Since I wrote a post about the American Express Black card, I’ve had my eye out for super premium credit cards. It’s not that I would ever sign up (or even qualify) for one of these cards, but it’s my curiosity as to how some companies cater to the rich.
The premium card that I came across recently was from an advertisement that I received in the mail. The card is the American Express Platinum Card and it comes with a hefty $699 annual fee. While it doesn’t compare to the $2,500 annual fee AMEX Black card ($7,500 fee in first year), it’s still much higher than the average $120 fee based card.
While I typically discard credit card sign up mail, the annual fee piqued my interest. Since some $120 credit cards offer more value than free credit cards, I assumed that a $700 card must offer “rock star” perks.
So the question remains, does the Platinum card offer at least $700 in value? Lets take a look:
The Benefits and Value
Earned Points and Insurance
1.25 points per $1 spent, transferable to Aeroplan on a 1:1 basis. Plus a premium insurance package available with most fee based travel credit cards. This includes car rental insurance, trip interruption/cancellation, flight delay, lost baggage, travel accident, and hotel burglary.
- Value: I would give this a value of $120, similar to what an high end Aeroplan credit card would cost.
Airport Lounge Access
This perk will allow travelers access to Priority Pass airport lounges around the world. I can see this being a major draw for frequent business travelers as the lounges offer free drinks, appetizers, wifi and a place to relax out of the hustle and bustle of the airport. The “Priority Pass” allows access to 600 lounges within 100 countries and 300 cities.
- Value: This is the highest level of the “Priority Pass” that has a retail value of $399.
The platinum card offers a $200 travel credit that is automatically renewed every year. This can be applied against any single travel item $200 or more charged to the card.
- Value: $200.
International Airline Program
Participating airlines (see list here) will provide a complimentary or discounted companion ticket (still need to pay taxes/fees) when booking first/business class tickets. This is potentially a solid perk for frequent international business travelers, however, they are not clear as to their restrictions. It appears that there is no limit to the number of trips that a companion ticket can be purchased as well.
- Value: Undetermined (potentially very high).
Premium Hotel Membership Program
This feature will upgrade the more popular hotel points programs. In the past, I collected Starwood Preferred Guest (SPG) points which provided a very good return on spending. Once you reach 10 stays at an SPG hotel, you automatically get upgraded to SPG Gold, or SPG Platinum after 25 stays.
The higher status may provide free room upgrades, late checkout and access to the club floor (free appetizers and drinks). With this AMEX card, users automatically get SPG Gold status, Gold Elite membership with Club Carlson and Platinum membership with Le Club Accorhotels. In addition, users get upgraded to Fairmont President’s Club Platinum Membership after five stays. This is another feature that is challenging to put a value on and the membership levels depend on the number of stays.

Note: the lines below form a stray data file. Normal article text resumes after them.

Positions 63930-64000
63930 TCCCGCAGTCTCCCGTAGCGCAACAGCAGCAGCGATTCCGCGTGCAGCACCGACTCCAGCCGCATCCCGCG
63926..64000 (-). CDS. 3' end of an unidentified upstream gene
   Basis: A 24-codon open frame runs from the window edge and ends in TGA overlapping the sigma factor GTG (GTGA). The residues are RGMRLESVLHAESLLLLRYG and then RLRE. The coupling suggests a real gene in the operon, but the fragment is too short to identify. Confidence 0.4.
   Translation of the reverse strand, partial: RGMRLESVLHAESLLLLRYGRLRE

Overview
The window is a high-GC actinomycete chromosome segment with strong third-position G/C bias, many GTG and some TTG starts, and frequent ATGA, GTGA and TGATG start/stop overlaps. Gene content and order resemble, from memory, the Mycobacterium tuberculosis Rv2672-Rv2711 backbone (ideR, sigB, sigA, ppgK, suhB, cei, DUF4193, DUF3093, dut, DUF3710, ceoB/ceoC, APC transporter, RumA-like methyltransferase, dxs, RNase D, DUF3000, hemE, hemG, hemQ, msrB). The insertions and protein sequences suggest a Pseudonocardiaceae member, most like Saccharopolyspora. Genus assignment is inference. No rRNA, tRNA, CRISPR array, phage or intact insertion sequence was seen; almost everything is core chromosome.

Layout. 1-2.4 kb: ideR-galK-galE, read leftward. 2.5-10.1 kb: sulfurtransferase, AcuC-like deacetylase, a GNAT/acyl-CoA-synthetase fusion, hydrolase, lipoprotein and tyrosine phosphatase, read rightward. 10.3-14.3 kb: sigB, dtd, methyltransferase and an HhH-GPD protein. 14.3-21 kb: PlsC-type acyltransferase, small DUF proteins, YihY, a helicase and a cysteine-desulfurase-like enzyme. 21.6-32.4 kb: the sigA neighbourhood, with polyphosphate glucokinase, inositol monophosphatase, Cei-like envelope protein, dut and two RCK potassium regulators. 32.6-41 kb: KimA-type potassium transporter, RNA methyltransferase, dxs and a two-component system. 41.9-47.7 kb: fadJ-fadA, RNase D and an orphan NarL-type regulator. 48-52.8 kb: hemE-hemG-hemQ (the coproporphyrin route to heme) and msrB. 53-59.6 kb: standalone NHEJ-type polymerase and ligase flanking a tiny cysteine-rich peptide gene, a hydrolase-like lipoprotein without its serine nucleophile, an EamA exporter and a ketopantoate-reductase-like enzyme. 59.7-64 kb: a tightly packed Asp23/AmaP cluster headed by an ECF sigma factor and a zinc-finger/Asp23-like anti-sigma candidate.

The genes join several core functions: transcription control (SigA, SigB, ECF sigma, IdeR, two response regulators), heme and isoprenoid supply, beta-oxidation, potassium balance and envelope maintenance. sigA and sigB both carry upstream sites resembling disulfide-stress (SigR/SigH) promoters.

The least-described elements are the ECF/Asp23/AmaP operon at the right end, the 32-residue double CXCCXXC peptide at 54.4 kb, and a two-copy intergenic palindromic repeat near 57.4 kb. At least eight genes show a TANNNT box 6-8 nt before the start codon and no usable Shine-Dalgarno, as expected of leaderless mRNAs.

- Value: Undetermined (depends on how much you use SPG hotels. If you really like SPG hotels, the AMEX SPG card is something to consider).
Upgrades at Fine Hotels & Resorts
The AMEX list of 700 high end hotels & resorts (Ritz-Carlton, Four Seasons, Waldorf, among others) offers Platinum card holders with free upgrades, early check-in, late check-out, breakfast for two and a $100 credit. Note though that these are high end hotels, so the nightly premium over something found on Priceline won’t likely add up to the extra perks.
- Value: Undertermined (likely not something that I would use).
Preferred Golf Membership
I’ve never heard of the “Preferred Golf Membership” but it basically gives users access to some of the top golf resorts from around the world (like Pebble Beach). The membership has a retail value of $295 which allows a AMEX user to get a free round of golf with any consecutive two night stay. Note though that the stays are not cheap. I just checked their reservation system for a couple of nights at a Pebble Beach resort, and the cost was $745 USD a night.
- Value: $295 (again likely not something I would use).
Car Rental Program
If you rent a car with Hertz with this credit card, they will automatically upgrade the vehicle along with a 15% discount. Avis will over a 25% discount in North America.
- Value: Minimal (get better pricing with other online sources).
This is a unique card where the top benefit is not the potential points accumulated, but the side premium travel benefits. Adding up the benefits above results in a retail value of $1014 a year and this does not include the undetermined values of the Premium Hotel Membership, Fine Hotels & Resorts, Car Rental Program, and the International Airline program.
While the retail value is higher than the $699 annual fee, there is only value in this card if the features are used. I can see this card being very valuable to the business traveler who spends more time in airports and hotels than at home. While I like the idea of having access to all the airport lounges and free hotel upgrades, for seldom travelers like myself, the value offered does not justify the $699 annual fee. Then again, I stick with no annual fee cash back cards anyways.
For the extensive travelers out there, would you consider this card?